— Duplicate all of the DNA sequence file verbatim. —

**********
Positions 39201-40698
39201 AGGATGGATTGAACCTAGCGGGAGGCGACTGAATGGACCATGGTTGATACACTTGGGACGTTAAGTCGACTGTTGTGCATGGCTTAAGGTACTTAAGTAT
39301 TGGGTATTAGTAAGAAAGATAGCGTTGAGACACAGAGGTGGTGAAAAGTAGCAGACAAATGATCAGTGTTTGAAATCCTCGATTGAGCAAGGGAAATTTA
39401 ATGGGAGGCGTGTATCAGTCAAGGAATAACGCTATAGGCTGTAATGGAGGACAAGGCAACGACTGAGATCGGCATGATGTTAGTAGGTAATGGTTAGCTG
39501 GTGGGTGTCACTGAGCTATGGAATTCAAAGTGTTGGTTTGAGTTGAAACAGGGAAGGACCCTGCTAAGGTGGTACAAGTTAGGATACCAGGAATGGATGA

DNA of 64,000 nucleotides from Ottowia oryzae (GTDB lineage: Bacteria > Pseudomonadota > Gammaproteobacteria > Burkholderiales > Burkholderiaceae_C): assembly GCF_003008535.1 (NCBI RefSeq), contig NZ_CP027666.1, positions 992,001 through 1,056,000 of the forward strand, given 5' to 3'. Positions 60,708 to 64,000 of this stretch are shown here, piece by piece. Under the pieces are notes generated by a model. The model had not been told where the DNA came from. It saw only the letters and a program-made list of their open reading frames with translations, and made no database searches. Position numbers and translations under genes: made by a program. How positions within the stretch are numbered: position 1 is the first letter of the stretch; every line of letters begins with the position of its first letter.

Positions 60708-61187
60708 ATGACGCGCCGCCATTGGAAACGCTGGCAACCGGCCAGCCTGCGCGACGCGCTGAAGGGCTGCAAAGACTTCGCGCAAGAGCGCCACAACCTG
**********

Positions 39201-40698
39201 AGGATGGATTGAACCTAGCGGGAGGCGACTGAATGGACCATGGTTGATACACTTGGGACGTTAAGTCGACTGTTGTGCATGGCTTAAGGTACTTAAGTAT
39301 TGGGTATTAGTAAGAAAGATAGCGTTGAGACACAGAGGTGGTGAAAAGTAGCAGACAAATGATCAGTGTTTGAAATCCTCGATTGAGCAAGGGAAATTTA
39401 ATGGGAGGCGTGTATCAGTCAAGGAATAACGCTATAGGCTGTAATGGAGGACAAGGCAACGACTGAGATCGGCATGATGTTAGTAGGTAATGGTTAGCTG
39501 GTGGGTGTCACTGAGCTATGGAATTCAAAGTGTTGGTTTGAGTTGAAACAGGGAAGGACCCTGCTAAGGTGGTACAAGTTAGGATACCAGGAATGGATGA

DNA of 64,000 nucleotides from Ottowia oryzae (GTDB lineage: Bacteria > Pseudomonadota > Gammaproteobacteria > Burkholderiales > Burkholderiaceae_C): assembly GCF_003008535.1 (NCBI RefSeq), contig NZ_CP027666.1, positions 992,001 through 1,056,000 of the forward strand, given 5' to 3'. Positions 60,708 to 64,000 of this stretch are shown here, piece by piece. Under the pieces are notes generated by a model. The model had not been told where the DNA came from. It saw only the letters and a program-made list of their open reading frames with translations, and made no database searches. Position numbers and translations under genes: made by a program. How positions within the stretch are numbered: position 1 is the first letter of the stretch; every line of letters begins with the position of its first letter.

Positions 60708-61187
60708 ATGACGCGCCGCCATTGGAAACGCTGGCAACCGGCCAGCCTGCGCGACGCGCTGAAGGGCTGCAAAGACTTCGCGCAAGAGCGCCACAACCTG